Five bogs in west Kildare are included in a list of 82 bogs nationwide, which are set to be restored by Bord na Móna.
The final list of bogs was issued following the allocation of €108 million for bog restoration by the Dept. of the Environment, Climate and Communications.
The five west Kildare bogs initially selected for restoration under the scheme are Ballydermot Bog, which straddles the Kildare/Offaly border between Rathangan and Edenderry, Lodge Bog, which separates Lullymore and Allenwood, and where a good area of peatland has already been rewetted by Bord na Móna, Ticknevin Bog just south of the Grand Canal, Timahoe South Bog (where the AES owned landfill is currently operating) and Timahoe North Bog, where permission was granted for a 238 hectare solar farm earlier this year.
Welcoming the move Cllr. Brendan Wyse said the bogs are all in close proximity to each other.
They are all within the Ballydermot Bog Group.
He said the scheme, which covers an area of approximately 33,000 hectares of Bord na Móna peatlands, is expected to be completed by 2025 and will protect the storage of 100 million tonnes of CO2 emissions, as well as enhancing the biodiversity in the regions.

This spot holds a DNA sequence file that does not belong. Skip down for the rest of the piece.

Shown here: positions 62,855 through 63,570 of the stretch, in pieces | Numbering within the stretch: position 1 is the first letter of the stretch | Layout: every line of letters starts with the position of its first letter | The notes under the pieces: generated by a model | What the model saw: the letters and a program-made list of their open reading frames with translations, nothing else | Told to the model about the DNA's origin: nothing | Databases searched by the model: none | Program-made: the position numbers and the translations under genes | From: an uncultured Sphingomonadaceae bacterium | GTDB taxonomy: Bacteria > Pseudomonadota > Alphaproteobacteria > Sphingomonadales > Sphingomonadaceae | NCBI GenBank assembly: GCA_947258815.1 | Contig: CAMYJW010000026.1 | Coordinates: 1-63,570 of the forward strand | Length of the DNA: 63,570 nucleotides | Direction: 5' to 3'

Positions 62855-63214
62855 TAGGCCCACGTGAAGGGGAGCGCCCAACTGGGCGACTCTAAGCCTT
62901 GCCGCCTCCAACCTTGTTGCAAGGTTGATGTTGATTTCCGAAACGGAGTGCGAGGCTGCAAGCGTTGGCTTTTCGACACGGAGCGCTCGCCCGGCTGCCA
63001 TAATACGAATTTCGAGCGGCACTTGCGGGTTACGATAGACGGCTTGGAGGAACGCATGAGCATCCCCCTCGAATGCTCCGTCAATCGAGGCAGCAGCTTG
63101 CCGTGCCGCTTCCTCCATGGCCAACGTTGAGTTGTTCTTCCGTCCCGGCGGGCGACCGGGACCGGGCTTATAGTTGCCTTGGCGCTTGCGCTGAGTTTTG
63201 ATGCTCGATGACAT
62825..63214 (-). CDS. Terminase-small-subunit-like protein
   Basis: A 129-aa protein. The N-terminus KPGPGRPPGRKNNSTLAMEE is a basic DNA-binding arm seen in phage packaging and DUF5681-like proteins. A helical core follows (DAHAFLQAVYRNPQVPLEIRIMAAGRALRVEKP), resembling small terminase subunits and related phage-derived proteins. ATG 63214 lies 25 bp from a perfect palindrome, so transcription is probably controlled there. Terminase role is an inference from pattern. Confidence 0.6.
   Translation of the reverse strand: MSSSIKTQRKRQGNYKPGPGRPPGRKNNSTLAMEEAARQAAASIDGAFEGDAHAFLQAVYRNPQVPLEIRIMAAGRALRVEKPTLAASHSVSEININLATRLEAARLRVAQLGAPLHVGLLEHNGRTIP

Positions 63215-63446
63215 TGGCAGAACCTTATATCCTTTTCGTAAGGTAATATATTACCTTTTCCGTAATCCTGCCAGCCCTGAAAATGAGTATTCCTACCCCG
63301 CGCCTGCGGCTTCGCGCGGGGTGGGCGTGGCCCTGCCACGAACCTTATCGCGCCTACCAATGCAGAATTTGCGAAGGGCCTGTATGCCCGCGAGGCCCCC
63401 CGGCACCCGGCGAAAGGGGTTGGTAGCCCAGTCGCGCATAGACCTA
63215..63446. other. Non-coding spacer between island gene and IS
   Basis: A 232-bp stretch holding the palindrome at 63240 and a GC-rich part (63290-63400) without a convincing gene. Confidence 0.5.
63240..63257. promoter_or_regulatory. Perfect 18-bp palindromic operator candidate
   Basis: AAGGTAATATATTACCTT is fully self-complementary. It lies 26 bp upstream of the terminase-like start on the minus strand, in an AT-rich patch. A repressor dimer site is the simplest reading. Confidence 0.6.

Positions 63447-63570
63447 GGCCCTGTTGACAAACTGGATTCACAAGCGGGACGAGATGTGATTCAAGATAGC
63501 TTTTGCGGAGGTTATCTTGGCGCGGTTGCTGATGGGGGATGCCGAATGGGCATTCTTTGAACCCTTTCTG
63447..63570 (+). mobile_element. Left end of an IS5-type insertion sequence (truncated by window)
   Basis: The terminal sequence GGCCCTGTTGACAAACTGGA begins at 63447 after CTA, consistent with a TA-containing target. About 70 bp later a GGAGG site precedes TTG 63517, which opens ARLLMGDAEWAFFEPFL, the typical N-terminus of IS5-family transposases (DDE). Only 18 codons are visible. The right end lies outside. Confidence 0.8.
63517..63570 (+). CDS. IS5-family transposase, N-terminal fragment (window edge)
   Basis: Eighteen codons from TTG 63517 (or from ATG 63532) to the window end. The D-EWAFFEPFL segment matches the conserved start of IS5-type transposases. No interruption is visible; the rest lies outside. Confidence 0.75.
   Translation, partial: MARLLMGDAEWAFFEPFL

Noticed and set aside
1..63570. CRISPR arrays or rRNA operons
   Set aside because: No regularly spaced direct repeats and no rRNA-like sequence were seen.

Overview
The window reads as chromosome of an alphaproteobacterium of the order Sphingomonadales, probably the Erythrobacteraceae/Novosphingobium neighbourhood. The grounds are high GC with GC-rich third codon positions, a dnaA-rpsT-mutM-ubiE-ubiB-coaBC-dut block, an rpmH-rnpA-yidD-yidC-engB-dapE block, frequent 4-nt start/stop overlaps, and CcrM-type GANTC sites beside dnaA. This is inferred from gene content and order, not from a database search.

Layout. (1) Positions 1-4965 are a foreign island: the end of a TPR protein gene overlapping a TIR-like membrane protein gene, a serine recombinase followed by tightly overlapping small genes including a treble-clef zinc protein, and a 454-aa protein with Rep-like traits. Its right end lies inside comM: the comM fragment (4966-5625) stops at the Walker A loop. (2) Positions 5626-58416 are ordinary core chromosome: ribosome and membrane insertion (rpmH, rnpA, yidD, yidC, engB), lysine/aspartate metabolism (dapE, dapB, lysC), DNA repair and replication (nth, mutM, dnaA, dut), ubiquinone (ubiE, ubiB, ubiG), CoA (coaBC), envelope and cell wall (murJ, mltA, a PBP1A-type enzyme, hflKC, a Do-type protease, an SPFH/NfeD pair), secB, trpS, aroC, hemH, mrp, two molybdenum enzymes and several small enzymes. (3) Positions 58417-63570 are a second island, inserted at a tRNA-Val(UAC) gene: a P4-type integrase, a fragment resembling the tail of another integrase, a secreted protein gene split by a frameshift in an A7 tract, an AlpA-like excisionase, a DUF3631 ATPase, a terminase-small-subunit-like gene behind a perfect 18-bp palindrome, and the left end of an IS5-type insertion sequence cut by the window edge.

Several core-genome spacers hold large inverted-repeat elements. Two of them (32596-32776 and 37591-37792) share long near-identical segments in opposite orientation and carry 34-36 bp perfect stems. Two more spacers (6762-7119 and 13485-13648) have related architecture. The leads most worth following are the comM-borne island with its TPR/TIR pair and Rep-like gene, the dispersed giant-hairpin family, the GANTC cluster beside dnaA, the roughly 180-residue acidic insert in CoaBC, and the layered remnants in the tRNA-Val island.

This will be done through activities such as management of water levels, seeding of targeted vegetation and introducing Sphagnum moss in suitable areas. The National Parks and Wildlife Service will be regulating the scheme, and Kildare County Council and local communities will be involved as key stakeholders.
The Department of the Environment the scheme will go “significantly beyond what Bord Na Móna is required to carry out under their existing licence conditions.”
It said the proposed improvements will bring about environmental stabilisation (ensuring EPA obligations are met), as well as significant other benefits, including, but not limited to, climate action.
Cllr Wyse said enhanced biodiversity following rewetting is already there to be witnessed in some areas: “I am lucky enough to live right beside Lodge Bog, which is one of the chosen bogs, and I spend a lot of time walking there these days. There is so much diversity, in terms of habitats, that you come across different species of birds, butterflies and flora, depending on where you are in the bog. The rewetted areas are amazing in all seasons. In the summer, I couldn’t get enough of the unique sound of the lapwing, which are being bred here along with curlew, by Birdwatch Ireland’s Kildare branch. These wintery days, snipe and buzzards are more common.”
Cllr Wyse said that now that peat generated electricity has become a thing of the past, and the harm which exposed, drained peatlands do to the environment is well established, plans to return the bog to a more climate friendly state are being accelerated to help reach Ireland’s target to be carbon-neutral by 2050.
More on the scheme can be found at https://www.gov.ie/en/publication/136a7-bord-na-mona-bog-rehabilitation-scheme/t https://www.gov.ie/en/publication/136a7-bord-na-mona-bog-rehabilitation-scheme/